Apparently I forgot to add the link to my 2015 Izakaya cookbook (volume 7 1/1/2015-12/31/2015).  I added the link below (1/9/2017). 2016 version is also coming which you can purchase.  PDF files of all cookbooks are also available from the link posted under the image. These links are available in the "Norio's Izakaya cookbooks" tab in the header.



Volume 8: (1/1/16-12/31/16)
Volume 7: (1/1/15-12/31/15)
Volume 6: (1/1/14-12/31/14)
Volume 5: (1/1/13-12/31/13)
Volume 4: (1/1/12-12/31/12)
Volume 3: (1/1/11-12/31/11)

Monday, January 9, 2017

100% buck wheat soba 十割蕎麦

As a part of the Sushi Taro Osechi box, we also got Chef Kitayama's 100% buckwheat flour soba noodles or "Juwari soba" 十割蕎麦 ("Juwari" in Japanese means 100%). This year, a concentrated sauce was also provided. As I mentioned before, making soba from 100% buckwheat flour is very difficult (20% regular wheat and 80% buckwheat flour is most common). Using 100% buckwheat represents Chef Kitayama's prowess and passion for soba making. As before we could not eat it as "Toshi koshi soba" 年越しそば or "Welcoming-New-Year soba", so we had this as a lunch on January 2, hoping it would bring us the same good luck as having the soba on New Year's eve.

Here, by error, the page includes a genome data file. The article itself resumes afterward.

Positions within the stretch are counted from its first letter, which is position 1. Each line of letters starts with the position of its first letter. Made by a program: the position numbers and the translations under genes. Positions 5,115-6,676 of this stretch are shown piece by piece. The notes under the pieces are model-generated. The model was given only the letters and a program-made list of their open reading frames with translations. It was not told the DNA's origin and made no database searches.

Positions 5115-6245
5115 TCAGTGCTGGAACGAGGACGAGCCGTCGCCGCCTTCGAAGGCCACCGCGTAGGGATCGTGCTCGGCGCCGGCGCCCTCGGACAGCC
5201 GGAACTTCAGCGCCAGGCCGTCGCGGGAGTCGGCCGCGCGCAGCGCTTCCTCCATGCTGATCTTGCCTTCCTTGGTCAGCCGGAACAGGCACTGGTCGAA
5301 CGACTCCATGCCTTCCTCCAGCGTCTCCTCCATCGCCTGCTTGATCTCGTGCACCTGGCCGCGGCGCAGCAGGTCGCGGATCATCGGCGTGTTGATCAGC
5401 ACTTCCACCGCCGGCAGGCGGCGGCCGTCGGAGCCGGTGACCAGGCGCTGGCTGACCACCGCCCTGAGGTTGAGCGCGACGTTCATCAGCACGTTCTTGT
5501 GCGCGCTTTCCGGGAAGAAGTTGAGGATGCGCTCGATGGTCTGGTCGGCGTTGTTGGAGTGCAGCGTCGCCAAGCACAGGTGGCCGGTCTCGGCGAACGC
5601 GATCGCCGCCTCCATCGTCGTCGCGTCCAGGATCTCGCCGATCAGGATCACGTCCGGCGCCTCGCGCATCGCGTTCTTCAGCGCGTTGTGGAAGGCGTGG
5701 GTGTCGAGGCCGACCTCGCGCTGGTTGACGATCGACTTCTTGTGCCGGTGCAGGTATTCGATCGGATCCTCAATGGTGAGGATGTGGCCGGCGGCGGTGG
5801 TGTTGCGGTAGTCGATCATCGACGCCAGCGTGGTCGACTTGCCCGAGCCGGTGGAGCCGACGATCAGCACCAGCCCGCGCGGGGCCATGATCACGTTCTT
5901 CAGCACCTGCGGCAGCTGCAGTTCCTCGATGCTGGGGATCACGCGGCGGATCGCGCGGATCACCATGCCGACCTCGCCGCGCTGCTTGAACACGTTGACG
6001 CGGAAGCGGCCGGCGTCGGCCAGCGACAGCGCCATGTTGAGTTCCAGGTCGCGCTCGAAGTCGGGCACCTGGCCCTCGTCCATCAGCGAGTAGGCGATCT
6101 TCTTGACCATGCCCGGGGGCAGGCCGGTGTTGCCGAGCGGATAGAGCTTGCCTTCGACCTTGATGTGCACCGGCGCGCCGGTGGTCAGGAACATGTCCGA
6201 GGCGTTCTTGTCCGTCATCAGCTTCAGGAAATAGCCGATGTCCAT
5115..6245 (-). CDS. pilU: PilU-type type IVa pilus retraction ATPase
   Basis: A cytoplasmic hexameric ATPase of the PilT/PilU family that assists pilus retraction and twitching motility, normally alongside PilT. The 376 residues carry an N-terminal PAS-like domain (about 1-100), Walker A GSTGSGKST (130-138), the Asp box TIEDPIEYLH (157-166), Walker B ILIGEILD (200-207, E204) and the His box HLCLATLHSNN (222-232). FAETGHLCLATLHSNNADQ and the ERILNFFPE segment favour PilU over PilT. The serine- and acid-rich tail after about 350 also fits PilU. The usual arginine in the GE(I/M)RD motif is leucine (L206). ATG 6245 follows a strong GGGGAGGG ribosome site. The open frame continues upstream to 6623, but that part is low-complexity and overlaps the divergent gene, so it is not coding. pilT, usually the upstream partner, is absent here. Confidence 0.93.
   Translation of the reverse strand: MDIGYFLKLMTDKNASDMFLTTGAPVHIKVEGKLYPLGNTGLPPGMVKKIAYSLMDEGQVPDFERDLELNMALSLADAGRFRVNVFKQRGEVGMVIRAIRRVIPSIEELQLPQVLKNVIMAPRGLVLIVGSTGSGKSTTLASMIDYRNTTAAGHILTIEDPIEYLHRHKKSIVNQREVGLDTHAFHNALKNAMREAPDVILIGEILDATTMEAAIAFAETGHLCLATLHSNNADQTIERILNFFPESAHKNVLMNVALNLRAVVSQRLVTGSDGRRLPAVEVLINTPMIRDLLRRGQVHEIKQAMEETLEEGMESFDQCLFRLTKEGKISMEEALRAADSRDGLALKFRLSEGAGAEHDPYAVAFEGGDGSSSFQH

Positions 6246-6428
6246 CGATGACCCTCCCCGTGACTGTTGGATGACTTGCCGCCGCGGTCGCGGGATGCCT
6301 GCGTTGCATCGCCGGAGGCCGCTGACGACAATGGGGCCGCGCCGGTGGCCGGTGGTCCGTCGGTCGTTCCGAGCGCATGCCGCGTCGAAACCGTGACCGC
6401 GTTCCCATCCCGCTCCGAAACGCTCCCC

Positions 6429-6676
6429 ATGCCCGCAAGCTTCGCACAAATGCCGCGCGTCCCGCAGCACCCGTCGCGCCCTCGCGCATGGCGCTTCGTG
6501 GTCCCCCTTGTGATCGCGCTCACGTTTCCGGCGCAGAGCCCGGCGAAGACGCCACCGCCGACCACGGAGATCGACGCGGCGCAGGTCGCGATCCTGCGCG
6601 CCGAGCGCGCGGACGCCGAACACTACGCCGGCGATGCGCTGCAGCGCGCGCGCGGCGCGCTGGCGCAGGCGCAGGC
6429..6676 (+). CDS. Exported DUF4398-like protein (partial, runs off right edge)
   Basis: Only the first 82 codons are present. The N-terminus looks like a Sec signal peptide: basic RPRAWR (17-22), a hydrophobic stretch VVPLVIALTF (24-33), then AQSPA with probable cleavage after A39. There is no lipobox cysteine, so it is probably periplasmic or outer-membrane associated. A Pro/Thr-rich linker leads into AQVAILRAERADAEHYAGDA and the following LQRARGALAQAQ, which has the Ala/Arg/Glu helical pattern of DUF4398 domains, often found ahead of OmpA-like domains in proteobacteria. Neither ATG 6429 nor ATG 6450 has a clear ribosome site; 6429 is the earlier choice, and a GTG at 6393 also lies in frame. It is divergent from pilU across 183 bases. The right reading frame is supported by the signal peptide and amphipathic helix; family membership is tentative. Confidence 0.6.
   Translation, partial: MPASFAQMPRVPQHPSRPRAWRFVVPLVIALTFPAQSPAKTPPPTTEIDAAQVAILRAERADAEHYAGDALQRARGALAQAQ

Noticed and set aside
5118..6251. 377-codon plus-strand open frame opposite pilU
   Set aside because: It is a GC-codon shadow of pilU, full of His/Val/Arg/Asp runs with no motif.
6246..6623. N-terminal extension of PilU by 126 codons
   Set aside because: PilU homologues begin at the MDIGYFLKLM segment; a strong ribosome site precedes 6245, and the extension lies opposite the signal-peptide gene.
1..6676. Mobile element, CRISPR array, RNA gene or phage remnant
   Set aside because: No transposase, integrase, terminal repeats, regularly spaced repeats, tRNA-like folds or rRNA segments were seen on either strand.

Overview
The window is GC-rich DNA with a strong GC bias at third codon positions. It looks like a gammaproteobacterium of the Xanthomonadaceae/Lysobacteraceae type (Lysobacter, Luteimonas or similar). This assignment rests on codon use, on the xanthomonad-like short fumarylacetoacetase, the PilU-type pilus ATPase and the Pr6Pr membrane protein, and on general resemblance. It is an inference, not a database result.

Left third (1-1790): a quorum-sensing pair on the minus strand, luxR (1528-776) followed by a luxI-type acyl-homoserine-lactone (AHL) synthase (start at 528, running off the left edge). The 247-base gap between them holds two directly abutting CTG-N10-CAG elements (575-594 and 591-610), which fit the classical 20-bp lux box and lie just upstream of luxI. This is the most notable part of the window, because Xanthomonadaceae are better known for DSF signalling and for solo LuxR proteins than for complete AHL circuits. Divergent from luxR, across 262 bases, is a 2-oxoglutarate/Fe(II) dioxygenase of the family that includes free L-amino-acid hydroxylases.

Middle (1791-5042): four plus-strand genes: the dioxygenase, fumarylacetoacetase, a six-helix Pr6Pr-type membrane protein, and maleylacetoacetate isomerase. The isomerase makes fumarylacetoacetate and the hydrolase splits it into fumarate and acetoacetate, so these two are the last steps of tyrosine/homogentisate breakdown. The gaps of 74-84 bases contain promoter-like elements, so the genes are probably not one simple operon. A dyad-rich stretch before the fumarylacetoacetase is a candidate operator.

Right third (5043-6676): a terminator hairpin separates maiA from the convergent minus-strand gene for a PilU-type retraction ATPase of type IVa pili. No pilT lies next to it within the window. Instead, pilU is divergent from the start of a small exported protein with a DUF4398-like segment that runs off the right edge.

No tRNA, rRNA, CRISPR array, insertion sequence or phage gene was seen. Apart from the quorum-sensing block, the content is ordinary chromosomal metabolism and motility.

Since it was rather cold outsdie, we decided to have it warm.


It does not show well but I added mitsu-ba ミツバ as garnish.


The picture below was before pouring in the soup. I diluted the accompanied sauce with my dashi broth (from kelp and bonito flakes I made few days ago). 


As a topping, I used red and white fish cake 紅白蒲鉾 in a decorative cut. I also added New Year's omelet roll or Datemaki 伊達巻 that I made. I garnished it with chopped scallion and mitsuba.


The 100% buckwheat flour noodles had a unique texture unlike standard soba noodles. It was nicely firm, slightly brittle with a lovely fresh soba smell. We also detected a slight nutty flavor. We really enjoyed this distinctive artisan soba very much.